Prayer and Self-Control
In the light of an impending crisis, Peter urged his readers to be “self-controlled and sober-minded for the sake of your prayers” (1 Peter 4:7b). Simply put, when you pray, keep a cool head. Keep your wits about you.
There is a mental and emotional balance that must prevail when we pray, lest in uncontrolled passion we request what is improper or in fearful reluctance fail to pray for what is needed. Peter would have believers lead a disciplined life, with their faculties well under control. After all, who would know this better than he whose lack of discipline proved disastrous in Gethsemane (Mark 14:37-40, 66-72)?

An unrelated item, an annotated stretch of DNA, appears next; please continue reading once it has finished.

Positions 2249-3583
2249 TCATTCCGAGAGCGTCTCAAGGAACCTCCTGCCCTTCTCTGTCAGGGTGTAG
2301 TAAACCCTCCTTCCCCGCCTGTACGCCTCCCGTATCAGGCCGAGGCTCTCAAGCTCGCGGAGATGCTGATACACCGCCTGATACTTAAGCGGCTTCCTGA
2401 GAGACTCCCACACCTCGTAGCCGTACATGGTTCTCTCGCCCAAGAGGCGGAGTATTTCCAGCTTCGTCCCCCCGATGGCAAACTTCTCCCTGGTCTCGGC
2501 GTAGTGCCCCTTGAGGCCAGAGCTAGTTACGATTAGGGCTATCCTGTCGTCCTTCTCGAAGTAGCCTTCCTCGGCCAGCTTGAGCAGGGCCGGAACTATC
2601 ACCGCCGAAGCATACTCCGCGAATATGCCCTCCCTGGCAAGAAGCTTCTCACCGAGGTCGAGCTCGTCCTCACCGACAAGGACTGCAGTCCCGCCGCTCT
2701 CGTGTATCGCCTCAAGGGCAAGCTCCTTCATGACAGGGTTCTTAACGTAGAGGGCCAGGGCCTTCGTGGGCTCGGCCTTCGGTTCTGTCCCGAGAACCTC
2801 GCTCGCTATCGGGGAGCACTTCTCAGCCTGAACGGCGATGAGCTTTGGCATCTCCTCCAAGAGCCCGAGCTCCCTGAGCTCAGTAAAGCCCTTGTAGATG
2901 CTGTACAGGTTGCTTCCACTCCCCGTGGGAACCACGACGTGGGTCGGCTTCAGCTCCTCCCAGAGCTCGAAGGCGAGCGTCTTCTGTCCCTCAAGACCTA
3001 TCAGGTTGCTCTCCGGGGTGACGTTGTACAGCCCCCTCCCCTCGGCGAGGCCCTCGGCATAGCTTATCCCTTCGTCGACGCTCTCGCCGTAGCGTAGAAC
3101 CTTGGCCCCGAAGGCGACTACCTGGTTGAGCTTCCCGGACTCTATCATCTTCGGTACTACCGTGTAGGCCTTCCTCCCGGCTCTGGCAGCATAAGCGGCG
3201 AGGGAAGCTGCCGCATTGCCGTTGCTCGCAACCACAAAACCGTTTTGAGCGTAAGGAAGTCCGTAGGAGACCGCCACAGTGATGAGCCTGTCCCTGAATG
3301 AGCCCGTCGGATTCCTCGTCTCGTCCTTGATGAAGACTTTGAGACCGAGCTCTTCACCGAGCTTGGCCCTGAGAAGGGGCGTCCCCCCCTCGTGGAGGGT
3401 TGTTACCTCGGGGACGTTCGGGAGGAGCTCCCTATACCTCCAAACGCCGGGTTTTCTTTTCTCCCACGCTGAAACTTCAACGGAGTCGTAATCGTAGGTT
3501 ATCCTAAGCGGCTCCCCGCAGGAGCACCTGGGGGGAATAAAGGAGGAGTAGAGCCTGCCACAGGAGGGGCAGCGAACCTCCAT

Peter’s advice seems especially appropriate today. All too often people fail to maintain a distinction between fervency in prayer, on which the biblical authors insist, and careless frenzy. R. C. Sproul has words of sound and sane counsel for us:
“Fervency is an appropriate form of active prayer. Frenzy is not. A fine line exists between the two. Both possess passion; both are loaded with emotion. Fervency crosses over into frenzy at two points: the mental and the emotional. Fervency becomes frenzy when the mind stops thinking and the emotions slip out of control [or perhaps we should say, “into” control]. The frenzied prayer lapses into the incoherence of the whirling dervish, and God is not honored. Frenzy, the counterfeit of fervency, is a contrived attempt to simulate godly fervor. Those who deliberately manipulate people’s emotions are served warning here. There is something holy, something sovereign, about genuine spiritual fervor that cannot be manufactured artificially. It is easy to confuse frenzy and fervor. The confusion is deadly” (Effective Prayer, 45).